EXPLOREMY LIBRARY
Business & Finance
Forbes Africa

Forbes Africa April 2020

Forbes Africa is the drama critic to business in Africa. The magazine helps readers connect the dots, form patterns and see beyond the obvious, giving them a completely different perspective. In doing this, it delivers sharp, in-depth and engaging stories by looking at global and domestic issues from an African prism.

Country:
South Africa
Language:
English
Publisher:
ABN Publishing Pty Ltd (trading as Forbes Africa)
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11 Issues

in this issue

3 min.
humanity in the time of corona

PRINT WILL NEVER BE ABLE TO KEEP UP WITH the numbers. This seems to be a virus that has reared its ugly head specifically for the digital age, with dramatically increasing numbers that even news websites are struggling to keep up with, and spreading even faster than you can mutter the full trilogy of terms associated with it – Coronavirus, Covid-19, and SARS-CoV-2. Africa has been hit too, and the exponential curve is not looking good. At the time of going to press, South Africa, for example, reported 116 confirmed cases. By the time this magazine is out, that figure could have more than quintupled. The all-pervasive, anti-social virus that took us off-guard, disrupting lives and livelihoods the world over at the start of this decade, has demanded extraordinary responses to a reality…

4 min.
the fundamental steps in finding equality and happiness

MY VISIT TO DURBAN IN South Africa’s KwaZulu-Natal province in the first week of March to attend the 2020 FORBES WOMAN AFRICA Leading Women Summit was a memorable one. It did not go without challenges; the most prominent one being the first case of coronavirus in South Africa being confirmed in Durban on the eve of the summit. There was a momentary discussion on whether the event needed to be cancelled but our host government took an informed decision to continue with the proceedings. Despite a number of last-minute cancellations on account of travel restrictions, the annual gathering was attended by about 800 ladies from different parts of the world who participated in some extremely stimulating and topical discussions that impact diversity and equality. It was perhaps a time that men…

6 min.
once upon a dreamer

A WEEK AFTER TAKING SHOTS at President Trump’s immigration policies on Jimmy Fallon’s Tonight Showlast January, Grammy-nominated rapper She’yaa “21 Savage” Bin Abraham-Joseph was detained for ten days by U.S. Immigration & Customs Enforcement. Born in the U.K., Abraham-Joseph moved to Atlanta at age 7 with his family and had overstayed his original visa by many years. “He’s a gangster,” the 27-year-old performer said of the president in an October interview with Forbes. “He don’t give a damn.” 21 Savage, a member of the 2019 Forbes Under 30, is a “Dreamer” — one of an estimated 3.6 million people living in the U.S. after having arrived undocumented as a youth. Among them are nearly 800,000 who, by meeting any of a number of criteria (military service, a high-school diploma, no criminal…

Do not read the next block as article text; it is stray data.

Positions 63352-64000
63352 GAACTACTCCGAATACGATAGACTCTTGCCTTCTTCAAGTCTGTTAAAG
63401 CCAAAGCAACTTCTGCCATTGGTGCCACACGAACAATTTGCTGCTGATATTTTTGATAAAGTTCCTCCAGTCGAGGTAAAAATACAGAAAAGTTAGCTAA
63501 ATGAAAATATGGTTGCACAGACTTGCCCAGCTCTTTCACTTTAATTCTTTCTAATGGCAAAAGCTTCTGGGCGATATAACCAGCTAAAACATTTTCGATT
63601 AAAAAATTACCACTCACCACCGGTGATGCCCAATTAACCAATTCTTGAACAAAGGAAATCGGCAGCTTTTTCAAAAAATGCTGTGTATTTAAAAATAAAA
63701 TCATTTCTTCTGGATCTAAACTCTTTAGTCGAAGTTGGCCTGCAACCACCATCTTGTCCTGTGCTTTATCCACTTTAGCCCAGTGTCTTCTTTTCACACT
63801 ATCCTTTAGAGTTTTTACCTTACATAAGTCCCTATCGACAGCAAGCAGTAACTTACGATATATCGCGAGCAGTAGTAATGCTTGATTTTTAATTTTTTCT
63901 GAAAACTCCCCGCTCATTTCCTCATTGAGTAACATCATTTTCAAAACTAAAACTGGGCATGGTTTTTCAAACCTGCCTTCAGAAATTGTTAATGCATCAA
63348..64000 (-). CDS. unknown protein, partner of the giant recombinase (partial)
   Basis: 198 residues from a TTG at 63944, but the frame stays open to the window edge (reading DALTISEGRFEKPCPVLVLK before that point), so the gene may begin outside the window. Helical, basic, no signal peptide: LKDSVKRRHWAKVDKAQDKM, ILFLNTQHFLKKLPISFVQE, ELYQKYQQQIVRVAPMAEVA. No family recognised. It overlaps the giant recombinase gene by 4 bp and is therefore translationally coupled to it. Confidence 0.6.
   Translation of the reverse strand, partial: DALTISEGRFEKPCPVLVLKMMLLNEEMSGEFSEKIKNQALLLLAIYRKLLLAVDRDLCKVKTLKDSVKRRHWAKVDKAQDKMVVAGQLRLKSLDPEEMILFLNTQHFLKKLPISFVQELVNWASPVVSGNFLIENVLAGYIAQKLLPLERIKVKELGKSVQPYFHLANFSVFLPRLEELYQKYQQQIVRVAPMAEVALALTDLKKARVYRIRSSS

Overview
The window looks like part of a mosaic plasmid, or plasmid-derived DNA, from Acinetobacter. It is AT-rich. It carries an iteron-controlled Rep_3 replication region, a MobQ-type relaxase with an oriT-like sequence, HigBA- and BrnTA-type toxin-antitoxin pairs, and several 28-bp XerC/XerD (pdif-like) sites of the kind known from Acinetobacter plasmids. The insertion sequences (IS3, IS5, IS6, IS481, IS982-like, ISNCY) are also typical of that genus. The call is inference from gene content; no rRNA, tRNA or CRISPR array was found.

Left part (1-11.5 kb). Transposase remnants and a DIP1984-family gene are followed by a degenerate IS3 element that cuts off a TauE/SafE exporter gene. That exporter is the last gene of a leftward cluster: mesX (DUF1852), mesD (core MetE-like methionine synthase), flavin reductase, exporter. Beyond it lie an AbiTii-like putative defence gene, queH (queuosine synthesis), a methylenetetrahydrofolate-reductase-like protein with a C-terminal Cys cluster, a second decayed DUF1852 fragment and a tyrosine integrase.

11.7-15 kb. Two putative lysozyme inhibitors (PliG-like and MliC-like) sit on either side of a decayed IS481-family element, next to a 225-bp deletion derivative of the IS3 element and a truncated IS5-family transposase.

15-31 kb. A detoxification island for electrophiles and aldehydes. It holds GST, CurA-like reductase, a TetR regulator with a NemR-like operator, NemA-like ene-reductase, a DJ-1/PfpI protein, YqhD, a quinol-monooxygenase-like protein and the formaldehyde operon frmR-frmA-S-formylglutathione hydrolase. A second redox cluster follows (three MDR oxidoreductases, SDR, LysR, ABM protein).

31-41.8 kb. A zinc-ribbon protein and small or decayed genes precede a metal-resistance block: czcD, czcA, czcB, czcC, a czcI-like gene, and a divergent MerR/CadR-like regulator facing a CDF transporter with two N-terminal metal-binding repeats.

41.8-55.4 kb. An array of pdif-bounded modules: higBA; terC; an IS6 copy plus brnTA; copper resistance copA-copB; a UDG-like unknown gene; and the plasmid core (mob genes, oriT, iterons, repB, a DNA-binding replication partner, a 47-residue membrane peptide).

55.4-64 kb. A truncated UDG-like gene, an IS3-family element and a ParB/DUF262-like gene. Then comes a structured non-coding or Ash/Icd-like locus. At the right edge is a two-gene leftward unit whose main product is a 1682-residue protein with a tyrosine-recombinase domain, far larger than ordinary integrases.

4 min.
testing times

SOUTH AFRICA’S RAND CURRENCY REACHED ITS lowest in more than four years while the composite Johannesburg Stock Exchange (JSE) All Share Index recorded its worst drop in 23 years after the World Health Organization declared the outbreak a global pandemic, wiping billions of dollars from the value of companies listed on Africa’s most liquid and biggest stock exchange. And it’s been mostly downhill ever since. Business confidence in the first quarter of 2020 fell to a 21-year low, the Bureau for Economic Research reported, citing the prospect of slower or no growth at all in an economy that was already in recession in the last six months of 2019. At the time of writing, there were 116 confirmed cases and no deaths, according to the National Institute for Communicable Diseases in…

4 min.
how to prepare your business for the contagion

A PANDEMIC ON THIS SCALE WILL HAVE A domino effect on society at large and experts anticipate hospitals struggling to cope with the volume of cases, social gatherings being banned outright, and ultimately workplaces disrupted in the wake of the contagious coronavirus. For now (at the time of going to press), Africa as a whole has a relatively lower caseload and is better prepared than many nations to deal with a pandemic. Says Hendrik Scholtz, an expert in pandemic management who worked on MERS (Middle East Respiratory Syndrome) with a background in pathology and is currently General Manager at the worldwide headquarters of International SOS in Singapore, responsible for 1,200 medical doctors and 4,000 paramedics and nurses active in 92 countries globally: “The low numbers [in Africa] are a genuine reflection…

1 min.
checklist: what companies can do

• Set up the reception desk with wipes, hand sanitizers and a sign that discourages handshaking • Set up hand sanitizers around “hot spots” like the kettle, photocopier, finger print scanner and water coolers • Ensure the bathrooms are up to scratch with hand-washing liquid and an effective way to dry hands • Put up posters reminding people to comply with hygiene standards and of hygiene etiquette like sneezing into a tissue or your elbow • Start implementing “checks” before people are allowed in the building to ensure sick people keep a wide berth • Ensure sick leave is actually taken • Have a contingency plan for absenteeism • Restrict travel to conferences and international countries • Encourage your employees to get the flu vaccine. Although this won’t impact the spread of SARS-CoV-2, it means that any flu-like…